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“April 17 is World Hemophilia Day. Hemophilia is a rare hereditary bleeding disorder in which the blood does not clot properly, causing bleeding internally or outside the body. It is usually noticed during infancy or childhood, though it can develop in later life. About one in 10,000 people are born with hemophilia.
“Those living with hemophilia may experience pain and swelling, frequent nosebleeds, blood in the urine and excessive bruising or prolonged bleeding after a cut, fall, during surgery or after dental work. So, preventing injuries around the home, school or workplace is critical.
“In some cases, bleeding into joints, muscles or other body parts is spontaneous and results in developmental and permanent mobility issues.
“There have been significant advancements in treatments for hemophilia and other bleeding disorders, though many worldwide still struggle to access treatment, and those living with hemophilia often die young.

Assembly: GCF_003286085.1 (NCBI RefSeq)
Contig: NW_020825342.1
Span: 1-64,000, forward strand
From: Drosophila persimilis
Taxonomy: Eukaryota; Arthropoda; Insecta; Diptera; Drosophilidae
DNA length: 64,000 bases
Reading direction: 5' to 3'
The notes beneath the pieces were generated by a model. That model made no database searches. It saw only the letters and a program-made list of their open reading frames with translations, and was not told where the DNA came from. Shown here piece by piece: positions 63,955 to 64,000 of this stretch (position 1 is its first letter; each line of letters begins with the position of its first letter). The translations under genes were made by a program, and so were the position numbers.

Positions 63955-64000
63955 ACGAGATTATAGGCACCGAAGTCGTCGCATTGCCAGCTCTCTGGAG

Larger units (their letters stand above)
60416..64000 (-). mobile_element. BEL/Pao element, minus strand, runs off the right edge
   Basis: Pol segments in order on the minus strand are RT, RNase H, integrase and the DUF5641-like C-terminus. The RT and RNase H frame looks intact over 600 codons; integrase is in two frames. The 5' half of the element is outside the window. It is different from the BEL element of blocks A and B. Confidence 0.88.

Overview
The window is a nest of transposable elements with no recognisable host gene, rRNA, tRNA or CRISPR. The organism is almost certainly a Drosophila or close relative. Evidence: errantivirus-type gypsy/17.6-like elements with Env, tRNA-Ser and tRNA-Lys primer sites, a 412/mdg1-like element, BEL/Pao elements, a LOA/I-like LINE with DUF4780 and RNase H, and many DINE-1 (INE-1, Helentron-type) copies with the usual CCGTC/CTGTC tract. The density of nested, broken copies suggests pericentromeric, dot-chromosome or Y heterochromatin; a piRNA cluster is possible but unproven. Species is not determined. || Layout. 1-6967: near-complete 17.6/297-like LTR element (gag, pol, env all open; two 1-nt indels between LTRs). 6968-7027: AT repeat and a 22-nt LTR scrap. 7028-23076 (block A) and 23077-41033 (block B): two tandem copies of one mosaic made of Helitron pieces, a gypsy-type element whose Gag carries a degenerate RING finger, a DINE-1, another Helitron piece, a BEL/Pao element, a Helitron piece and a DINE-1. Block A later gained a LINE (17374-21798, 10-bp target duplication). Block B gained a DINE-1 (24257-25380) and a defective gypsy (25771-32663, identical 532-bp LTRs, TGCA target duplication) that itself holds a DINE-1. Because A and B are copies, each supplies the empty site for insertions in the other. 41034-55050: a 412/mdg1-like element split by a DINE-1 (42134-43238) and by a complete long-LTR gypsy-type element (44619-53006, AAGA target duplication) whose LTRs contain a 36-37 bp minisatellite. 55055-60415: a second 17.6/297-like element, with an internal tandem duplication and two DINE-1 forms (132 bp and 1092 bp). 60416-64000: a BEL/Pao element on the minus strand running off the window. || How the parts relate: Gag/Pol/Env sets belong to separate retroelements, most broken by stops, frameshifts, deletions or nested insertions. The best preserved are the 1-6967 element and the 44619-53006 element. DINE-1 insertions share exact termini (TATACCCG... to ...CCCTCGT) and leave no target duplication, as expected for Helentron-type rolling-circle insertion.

“If treated quickly, bleeding causes less damage to the organs, muscles and joints. While treatments exist to help prevent bleeding, research continues in other emerging therapies, including gene therapy, which may dramatically change the lives of those living with hemophilia and other bleeding disorders.
“Many of the treatment products for hemophilia are made from human blood. This World Hemophilia Day, please consider becoming a regular blood and plasma donor. Blood products are always in need. You can find a donation centre near you by visiting Canadian Blood Services or calling 1-888-2-Donate (1-888-236-6283).”